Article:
Ermenegildo Zegna: Beautiful in the brand new Bocconi
No people link architecture and fashion so seamlessly as the Italians. And few Italians make the connection so effortlessly as Alessandro Sartori, whose bold new fall 2018 collection for the men’s couture line of Ermenegildo Zegna seemed designed contemporaneously with the setting of this show.
The location: the brilliant new wing of Italy’s most famous economics school Università Luigi Bocconi. Since the first economist, a thrifty Scotsman called Adam Smith, economics has been called the dismal science. But there was nothing sad about these opulent architectural clothes, or this minimalist yet brutalist building, created by the brilliant Irish architectural firm Grafton Architects, and the design duo Yvonne Farrell and Shelley McNamara.
Like the structure, which used classical Italian modernist elements of stone and reinforced concrete, even as it subverted the visual language with punchy graphic patchwork glass patterns. The name of the building is even in one-meter high script, stamped onto the underside of a reinforced concrete arch.
That blend of austerity and opulence was echoed on the runway, an interior auditorium done up as a winter scene, where fake snow fell on the guests and the models marched past a snow drift.
Out came youths in concrete gray, muted corduroy suits; or sculpted coats made of muddy hued gabardine cut with broad lapels – echoing the molded structure of the Bocconi wing. Though the standout image was a dashing black and white hounds-tooth suit in soft alpaca mohair. Even these new jackets, in a wrap around semi double-breasted cut, played on the overlapping levels of this unique building.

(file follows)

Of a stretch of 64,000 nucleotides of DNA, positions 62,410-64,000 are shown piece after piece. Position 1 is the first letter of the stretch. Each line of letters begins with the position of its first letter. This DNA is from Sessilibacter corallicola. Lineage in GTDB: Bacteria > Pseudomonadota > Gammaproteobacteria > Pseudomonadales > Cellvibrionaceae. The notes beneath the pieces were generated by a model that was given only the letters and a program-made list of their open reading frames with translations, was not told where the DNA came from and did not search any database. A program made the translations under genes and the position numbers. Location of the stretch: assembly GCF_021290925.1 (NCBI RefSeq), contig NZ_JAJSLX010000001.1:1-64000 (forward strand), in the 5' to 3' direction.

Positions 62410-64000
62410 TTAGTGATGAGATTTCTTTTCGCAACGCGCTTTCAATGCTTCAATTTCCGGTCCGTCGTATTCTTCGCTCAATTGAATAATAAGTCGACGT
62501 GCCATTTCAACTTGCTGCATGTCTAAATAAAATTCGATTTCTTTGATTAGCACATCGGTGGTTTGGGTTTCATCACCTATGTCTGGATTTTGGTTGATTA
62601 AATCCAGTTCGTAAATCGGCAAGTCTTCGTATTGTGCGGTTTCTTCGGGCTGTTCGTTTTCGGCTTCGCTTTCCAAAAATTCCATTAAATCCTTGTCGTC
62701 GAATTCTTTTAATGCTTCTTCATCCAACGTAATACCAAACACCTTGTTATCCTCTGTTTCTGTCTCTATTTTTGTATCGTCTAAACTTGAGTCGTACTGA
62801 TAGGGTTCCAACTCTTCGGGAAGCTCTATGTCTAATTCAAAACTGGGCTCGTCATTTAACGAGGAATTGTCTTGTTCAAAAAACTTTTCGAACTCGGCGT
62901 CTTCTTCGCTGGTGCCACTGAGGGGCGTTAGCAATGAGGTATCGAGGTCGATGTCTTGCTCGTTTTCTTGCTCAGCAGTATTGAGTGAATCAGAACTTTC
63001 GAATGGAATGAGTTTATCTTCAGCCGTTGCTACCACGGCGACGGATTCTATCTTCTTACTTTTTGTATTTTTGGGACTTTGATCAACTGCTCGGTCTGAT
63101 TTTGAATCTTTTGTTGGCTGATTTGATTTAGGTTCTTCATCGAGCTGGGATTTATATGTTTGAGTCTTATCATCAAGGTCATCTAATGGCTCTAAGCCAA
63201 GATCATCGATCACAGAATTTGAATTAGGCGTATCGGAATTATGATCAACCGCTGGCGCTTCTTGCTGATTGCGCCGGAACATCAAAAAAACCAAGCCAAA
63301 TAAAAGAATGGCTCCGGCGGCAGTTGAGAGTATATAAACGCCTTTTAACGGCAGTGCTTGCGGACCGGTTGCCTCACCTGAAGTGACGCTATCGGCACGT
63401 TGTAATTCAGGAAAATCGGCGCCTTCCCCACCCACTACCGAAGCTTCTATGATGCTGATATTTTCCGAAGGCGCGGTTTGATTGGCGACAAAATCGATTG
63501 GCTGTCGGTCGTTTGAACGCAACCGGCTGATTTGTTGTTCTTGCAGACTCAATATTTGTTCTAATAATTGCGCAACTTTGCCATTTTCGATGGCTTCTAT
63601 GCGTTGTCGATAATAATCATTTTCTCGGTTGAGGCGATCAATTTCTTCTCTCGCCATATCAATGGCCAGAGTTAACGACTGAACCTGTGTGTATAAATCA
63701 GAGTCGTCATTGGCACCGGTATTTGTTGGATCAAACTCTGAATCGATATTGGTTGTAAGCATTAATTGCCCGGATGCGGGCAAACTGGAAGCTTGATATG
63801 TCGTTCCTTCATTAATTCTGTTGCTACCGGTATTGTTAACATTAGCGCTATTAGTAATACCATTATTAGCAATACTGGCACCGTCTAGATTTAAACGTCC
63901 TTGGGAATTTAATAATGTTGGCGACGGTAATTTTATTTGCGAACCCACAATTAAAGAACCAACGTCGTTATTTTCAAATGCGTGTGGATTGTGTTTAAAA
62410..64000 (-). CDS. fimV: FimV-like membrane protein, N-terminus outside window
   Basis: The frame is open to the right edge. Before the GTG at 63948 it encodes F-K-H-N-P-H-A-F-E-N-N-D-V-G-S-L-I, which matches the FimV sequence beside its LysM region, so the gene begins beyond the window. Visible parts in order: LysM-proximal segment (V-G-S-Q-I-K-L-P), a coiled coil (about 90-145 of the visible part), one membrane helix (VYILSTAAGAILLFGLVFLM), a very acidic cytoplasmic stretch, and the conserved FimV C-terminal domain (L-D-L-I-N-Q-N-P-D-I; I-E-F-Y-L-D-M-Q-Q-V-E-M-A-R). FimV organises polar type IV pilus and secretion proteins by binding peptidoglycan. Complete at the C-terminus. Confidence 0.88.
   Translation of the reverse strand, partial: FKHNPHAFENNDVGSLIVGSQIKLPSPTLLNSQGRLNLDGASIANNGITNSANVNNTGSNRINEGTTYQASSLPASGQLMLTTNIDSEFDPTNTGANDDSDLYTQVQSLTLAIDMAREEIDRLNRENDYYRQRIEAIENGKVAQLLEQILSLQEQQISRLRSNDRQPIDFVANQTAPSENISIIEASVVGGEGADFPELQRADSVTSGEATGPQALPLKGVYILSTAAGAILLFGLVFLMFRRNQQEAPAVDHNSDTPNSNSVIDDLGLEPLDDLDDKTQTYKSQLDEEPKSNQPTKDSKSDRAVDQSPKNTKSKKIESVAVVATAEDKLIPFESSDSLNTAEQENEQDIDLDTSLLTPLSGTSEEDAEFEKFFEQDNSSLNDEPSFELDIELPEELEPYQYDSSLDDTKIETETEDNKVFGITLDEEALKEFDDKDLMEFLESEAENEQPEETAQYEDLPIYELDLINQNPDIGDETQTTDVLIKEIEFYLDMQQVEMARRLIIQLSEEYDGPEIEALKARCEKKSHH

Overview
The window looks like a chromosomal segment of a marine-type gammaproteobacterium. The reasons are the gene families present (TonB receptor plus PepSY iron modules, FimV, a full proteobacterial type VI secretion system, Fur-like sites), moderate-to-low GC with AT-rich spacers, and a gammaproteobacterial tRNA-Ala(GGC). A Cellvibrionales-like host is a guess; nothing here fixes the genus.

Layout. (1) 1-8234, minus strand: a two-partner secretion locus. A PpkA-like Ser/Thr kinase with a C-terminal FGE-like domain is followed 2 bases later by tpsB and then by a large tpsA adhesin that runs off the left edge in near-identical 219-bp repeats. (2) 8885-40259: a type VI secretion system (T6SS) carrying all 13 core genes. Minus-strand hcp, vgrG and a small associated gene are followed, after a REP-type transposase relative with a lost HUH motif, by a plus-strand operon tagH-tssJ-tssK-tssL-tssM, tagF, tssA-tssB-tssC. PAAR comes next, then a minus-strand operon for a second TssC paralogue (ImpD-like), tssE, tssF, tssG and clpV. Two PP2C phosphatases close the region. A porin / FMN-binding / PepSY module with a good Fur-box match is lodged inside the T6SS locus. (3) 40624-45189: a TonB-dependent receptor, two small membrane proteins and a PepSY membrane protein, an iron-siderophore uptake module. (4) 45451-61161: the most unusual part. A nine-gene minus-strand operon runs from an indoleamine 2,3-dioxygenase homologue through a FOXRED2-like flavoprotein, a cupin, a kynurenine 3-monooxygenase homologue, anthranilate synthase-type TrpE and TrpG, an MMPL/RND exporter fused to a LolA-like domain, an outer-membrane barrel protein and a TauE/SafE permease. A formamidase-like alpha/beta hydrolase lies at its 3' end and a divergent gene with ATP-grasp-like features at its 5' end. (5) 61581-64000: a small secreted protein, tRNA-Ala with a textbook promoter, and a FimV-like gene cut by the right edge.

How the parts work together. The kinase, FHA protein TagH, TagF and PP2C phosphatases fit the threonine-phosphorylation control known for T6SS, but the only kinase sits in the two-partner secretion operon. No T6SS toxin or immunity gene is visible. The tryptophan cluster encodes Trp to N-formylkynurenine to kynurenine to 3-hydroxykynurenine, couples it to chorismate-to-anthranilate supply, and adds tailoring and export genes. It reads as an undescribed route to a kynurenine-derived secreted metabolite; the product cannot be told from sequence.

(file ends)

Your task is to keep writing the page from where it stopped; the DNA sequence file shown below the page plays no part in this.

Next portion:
Sartori moved back and forth between soft tailoring and urban sportswear – notably some brilliant jerkins made in contrasting sleeves and panels of lambskin, wool felt and padded leather.
Sartori also injected a great couture quotient with a couple of remarkable coats; from a navy blue topcoat finished with red-gold snow crystal embroidery to a stunning jacquard alpaca coat in a dressing gown cut made at Oasi Zegna, the house’s top line fabric resource, where the fabric is dyed by leaves, herbs and roots.
“It’s a conversation between natural and technical; built for this beautiful concrete space,” Sartori told FashionNetwork.com.
His initial inspiration was Swiss-German photographer Thomas Flechtner, who spent seven years preparing a unique series of “fantastical, immaculate and surreal photos” of frozen landscapes, noted the designer. And, ever the master of subtle detailing, Sartori covered lots of ergonomic boots and backpacks with a leather embossed triple X, echoing a hand-made stitching pattern.
The show did suffer a tad from a strange, dirge-like soundtrack, though that could take nothing away from this thoroughly contemporary collection, a reminder of Sartori’s special talent of reinventing masculine fashion vernacular. And, continuing one of Italy’s greatest love affairs – the meeting of architecture and cool, classy clothing.
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